4 Things to Know About Employer Negligence

employer negligence

Everyone has had a tough employer to deal with at work. Most of us go by our day, hoping the hard-to-deal-with boss would get promoted elsewhere or leave us alone. While light banter is a part of every workplace, what’s not acceptable is irreversible physical or mental harm resulting from employer negligence.

employer negligence

“Employer negligence” is a term that frequently emerges during lawsuits against employers for neglecting an employee’s emotional, physical, and financial well-being.

You can ask for compensation by filing a lawsuit for physical injury, financial loss, or mental harm.

Whether it is an organization or an individual, you can hold them accountable for their negligence. Here are the X things to know about employer negligence.

Is it possible to sue for employer negligence?

Despite sounding pretty straightforward, employer negligence lawsuits aren’t open-and-shut cases. For example, if a health hazard was made aware by your workplace or employer, like wearing masks to prevent COVID-19, and you have been careless about not wearing one, then it’s your fault. Likewise, it is negligent if your workplace didn’t set protocols to prevent the spread of the virus and you contracted it.

Another example of employer negligence is wrongful asbestos exposure. Asbestos is a mineral with insulation properties. Though banned in the 90s, it is still illegally used in construction materials. As a result, many mining and manufacturing workers risk developing asbestos-related illnesses like mesothelioma. You can sue your employer for negligence if you have been diagnosed with mesothelioma. If you reside in California, look for a California mesothelioma attorney to take help from a legal expert. Consulting a legal expert is one of the first steps to suing for employer negligence.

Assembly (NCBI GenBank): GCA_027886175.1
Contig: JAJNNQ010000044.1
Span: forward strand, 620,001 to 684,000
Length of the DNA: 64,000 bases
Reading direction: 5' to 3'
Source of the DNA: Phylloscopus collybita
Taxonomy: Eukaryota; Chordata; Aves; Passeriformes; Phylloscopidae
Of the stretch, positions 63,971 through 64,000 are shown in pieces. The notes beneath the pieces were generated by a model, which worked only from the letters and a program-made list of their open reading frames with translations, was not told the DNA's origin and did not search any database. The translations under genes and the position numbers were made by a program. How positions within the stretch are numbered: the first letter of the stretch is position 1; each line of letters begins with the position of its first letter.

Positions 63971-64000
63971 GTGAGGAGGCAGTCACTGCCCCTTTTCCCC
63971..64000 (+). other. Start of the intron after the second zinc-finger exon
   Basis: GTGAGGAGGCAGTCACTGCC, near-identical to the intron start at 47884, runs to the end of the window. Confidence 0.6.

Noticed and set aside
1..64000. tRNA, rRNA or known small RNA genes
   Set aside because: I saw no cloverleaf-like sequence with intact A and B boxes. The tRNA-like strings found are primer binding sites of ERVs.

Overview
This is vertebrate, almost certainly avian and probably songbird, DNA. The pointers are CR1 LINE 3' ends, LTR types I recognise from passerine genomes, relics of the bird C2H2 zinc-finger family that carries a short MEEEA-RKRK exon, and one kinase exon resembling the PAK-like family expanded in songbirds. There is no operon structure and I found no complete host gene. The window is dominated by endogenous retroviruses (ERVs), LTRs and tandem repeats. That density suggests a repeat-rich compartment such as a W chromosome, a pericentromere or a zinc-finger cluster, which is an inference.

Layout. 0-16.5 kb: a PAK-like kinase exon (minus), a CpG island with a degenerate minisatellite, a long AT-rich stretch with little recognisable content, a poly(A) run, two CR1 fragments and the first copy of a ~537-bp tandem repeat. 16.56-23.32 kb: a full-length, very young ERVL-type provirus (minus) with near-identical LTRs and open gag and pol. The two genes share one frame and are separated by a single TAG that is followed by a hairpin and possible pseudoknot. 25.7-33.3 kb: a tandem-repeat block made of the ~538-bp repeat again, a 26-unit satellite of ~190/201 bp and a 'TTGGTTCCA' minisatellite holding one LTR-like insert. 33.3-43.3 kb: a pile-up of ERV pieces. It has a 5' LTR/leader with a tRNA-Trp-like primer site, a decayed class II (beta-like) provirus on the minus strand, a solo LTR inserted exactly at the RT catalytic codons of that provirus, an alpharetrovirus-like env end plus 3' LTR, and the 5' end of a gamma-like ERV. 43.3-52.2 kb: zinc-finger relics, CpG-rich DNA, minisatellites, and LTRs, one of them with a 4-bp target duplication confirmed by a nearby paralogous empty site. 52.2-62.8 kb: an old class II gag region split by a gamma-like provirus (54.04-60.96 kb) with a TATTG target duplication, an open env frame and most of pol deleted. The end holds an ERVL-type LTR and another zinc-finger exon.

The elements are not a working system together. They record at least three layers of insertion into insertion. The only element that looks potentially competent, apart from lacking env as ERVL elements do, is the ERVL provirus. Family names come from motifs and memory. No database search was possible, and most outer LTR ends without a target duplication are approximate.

1. Types of Employer Negligence

Negligent Recruitment

Hiring new employees must involve running background checks, regardless of how outstanding the profile and interview were. Background checks help make sure whether the newcomer is suited for the workplace. Negligent hiring disregards background checks. Such employers hire people who are not fit for the job and may pose a risk to other employees or the workplace in general. Background checks are crucial, whether an informal check through calling up references and past employers or a formal check with a law enforcement agency. For instance, many companies neglect employees with past criminal records and detention notices. Such negligence can jeopardize the lives of existing employees.

Negligent training

As a newly hired worker, your employer must train you properly. For example, suppose you work at a construction site, and your employer or supervisor failed to address potential health hazards or provide safety equipment. In that case, it is negligence on their end. Negligent training can also cause economic losses to the company and you.

Negligent supervision

Even after proper training, your employer must assign a senior or supervisor to monitor your performance. Specifically, a supervisor must always be present in roles that involve working with dangerous equipment like an electric saw or machinery. For example, suppose a worker physically or sexually harms another employee, and the employer turns a blind eye to the situation. In that case, they are guilty of being negligent.

Negligent retention